[swift-evolution] struct subtyping

Tino Heth 2th at gmx.de
Mon Mar 21 06:58:22 CDT 2016

Many languages which adopt the concept of value types don't allow subclassing for those, and so does Swift.
Inheritance for structs is more complex than inheritance for classes, but the "final" limitation isn't the only possible solution, and Dave Abrahams told me in another thread that changing this rule might be considered in the future — so I'll risk getting taunted by the cool kids who are in favor of eliminating all ancient OOP-ideas ;-) and start a discussion.

I guess most readers know about the low-level problems that arise when we switch from pointers (always the same size) to value types (size may vary), so I'll start with two possibilities for struct subtyping:

newtype (see https://www.haskell.org/tutorial/moretypes.html <https://www.haskell.org/tutorial/moretypes.html> — or just read on if you are scared by Haskell ;-)

When a subtype does not add any stored properties to its superclass (memory layout doesn't change), there is no difference at the level of object code — only the type checker may stop you from using those two types interchangeably.
Some use cases:
- In Cocoa, there is no separate class for (file system) paths; instead, there are some additions to NSString. String doesn't have those abilities, and imho methods like "stringByAppendingPathExtension" deserve a separate Path-struct, so that those special methods don't pollute the method list of String (URL is the future, so that example is somewhat out-of date).
- You could impose incompatibility on numeric types to ensure that your calculations use correct quantities. Although this can be annoying (Float vs. CGFloat), decorating numbers with quantity/unit could eliminate bugs that had really disastrous consequences in the past.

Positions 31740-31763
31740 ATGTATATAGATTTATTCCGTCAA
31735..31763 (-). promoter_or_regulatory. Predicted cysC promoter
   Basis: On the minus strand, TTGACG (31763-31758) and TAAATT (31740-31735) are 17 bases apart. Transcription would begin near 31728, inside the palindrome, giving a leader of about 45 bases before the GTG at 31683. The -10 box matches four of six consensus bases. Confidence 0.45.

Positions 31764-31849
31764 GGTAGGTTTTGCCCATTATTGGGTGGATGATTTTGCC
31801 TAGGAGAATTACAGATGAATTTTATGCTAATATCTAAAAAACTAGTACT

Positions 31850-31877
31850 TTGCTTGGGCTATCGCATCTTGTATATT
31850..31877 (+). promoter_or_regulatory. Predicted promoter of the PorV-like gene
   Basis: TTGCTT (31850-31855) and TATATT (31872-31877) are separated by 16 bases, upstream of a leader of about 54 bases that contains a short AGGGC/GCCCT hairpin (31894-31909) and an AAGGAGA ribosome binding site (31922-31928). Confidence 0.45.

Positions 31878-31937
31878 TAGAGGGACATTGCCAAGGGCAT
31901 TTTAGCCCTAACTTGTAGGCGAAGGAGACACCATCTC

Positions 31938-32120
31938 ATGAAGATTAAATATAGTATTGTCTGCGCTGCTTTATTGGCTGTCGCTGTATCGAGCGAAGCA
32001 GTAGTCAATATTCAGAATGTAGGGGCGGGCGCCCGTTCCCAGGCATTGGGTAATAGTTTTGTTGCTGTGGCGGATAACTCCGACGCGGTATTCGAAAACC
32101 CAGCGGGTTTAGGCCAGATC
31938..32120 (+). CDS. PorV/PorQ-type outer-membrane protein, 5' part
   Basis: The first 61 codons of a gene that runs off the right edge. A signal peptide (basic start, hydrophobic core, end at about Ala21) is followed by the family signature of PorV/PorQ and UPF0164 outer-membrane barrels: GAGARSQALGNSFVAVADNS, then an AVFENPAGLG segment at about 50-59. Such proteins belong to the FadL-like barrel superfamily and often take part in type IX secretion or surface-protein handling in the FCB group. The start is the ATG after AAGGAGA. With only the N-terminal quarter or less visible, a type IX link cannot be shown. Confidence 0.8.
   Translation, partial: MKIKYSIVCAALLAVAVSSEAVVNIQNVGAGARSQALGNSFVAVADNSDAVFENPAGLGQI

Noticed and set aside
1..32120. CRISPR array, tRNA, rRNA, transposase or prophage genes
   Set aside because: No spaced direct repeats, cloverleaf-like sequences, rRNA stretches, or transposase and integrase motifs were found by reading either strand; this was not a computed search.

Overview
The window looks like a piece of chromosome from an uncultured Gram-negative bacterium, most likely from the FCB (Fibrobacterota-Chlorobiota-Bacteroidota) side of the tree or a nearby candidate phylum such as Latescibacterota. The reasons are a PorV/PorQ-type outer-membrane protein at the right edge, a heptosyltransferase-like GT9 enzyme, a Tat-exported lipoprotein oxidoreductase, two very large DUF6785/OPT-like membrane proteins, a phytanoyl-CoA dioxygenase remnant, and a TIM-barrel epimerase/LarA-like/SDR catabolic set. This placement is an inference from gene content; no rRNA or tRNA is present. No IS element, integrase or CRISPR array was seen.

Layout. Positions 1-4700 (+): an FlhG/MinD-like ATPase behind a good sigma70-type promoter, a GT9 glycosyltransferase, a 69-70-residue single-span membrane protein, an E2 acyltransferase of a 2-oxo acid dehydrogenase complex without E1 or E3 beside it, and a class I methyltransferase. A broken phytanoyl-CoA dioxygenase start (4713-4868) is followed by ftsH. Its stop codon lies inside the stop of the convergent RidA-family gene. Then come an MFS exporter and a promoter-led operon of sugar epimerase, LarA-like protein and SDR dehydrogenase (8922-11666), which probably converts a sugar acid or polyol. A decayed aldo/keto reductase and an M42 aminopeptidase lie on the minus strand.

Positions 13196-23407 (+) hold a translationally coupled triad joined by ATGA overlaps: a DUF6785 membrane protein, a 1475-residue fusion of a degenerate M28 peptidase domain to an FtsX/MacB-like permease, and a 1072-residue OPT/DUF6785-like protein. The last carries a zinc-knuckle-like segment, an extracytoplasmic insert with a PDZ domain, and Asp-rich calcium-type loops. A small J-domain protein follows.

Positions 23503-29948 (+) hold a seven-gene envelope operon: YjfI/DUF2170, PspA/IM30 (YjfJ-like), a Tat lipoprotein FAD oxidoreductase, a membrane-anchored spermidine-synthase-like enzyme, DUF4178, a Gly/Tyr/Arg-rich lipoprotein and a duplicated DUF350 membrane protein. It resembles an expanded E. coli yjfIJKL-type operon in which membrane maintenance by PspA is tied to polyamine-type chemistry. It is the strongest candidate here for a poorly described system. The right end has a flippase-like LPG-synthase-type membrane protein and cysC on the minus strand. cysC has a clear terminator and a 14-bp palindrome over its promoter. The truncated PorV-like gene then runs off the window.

- Increased comfort for floating-point math:
struct CustomDouble: Double

func == (a: CustomDouble, b: CustomDouble) -> Bool {
	return abs(a.value - b.value) < 0.01
(no need to specify tolerance for each comparison)

Full subtyping

As long as you don't cross module borders, it wouldn't be that complicated to add inheritance without restrictions.
imagine you have a "Customer"-type and a "Employee"-type to store personal data (name, address…).
Those data objects are perfect candidates to be implemented as structs, but they also cry for a "Person"-superclass, so you are forced to either duplicate code, or to implement your objects as reference types.

In a real proposal, I would include more details on the problems caused by this feature, but I'd like to see some feedback first.

Best regards,
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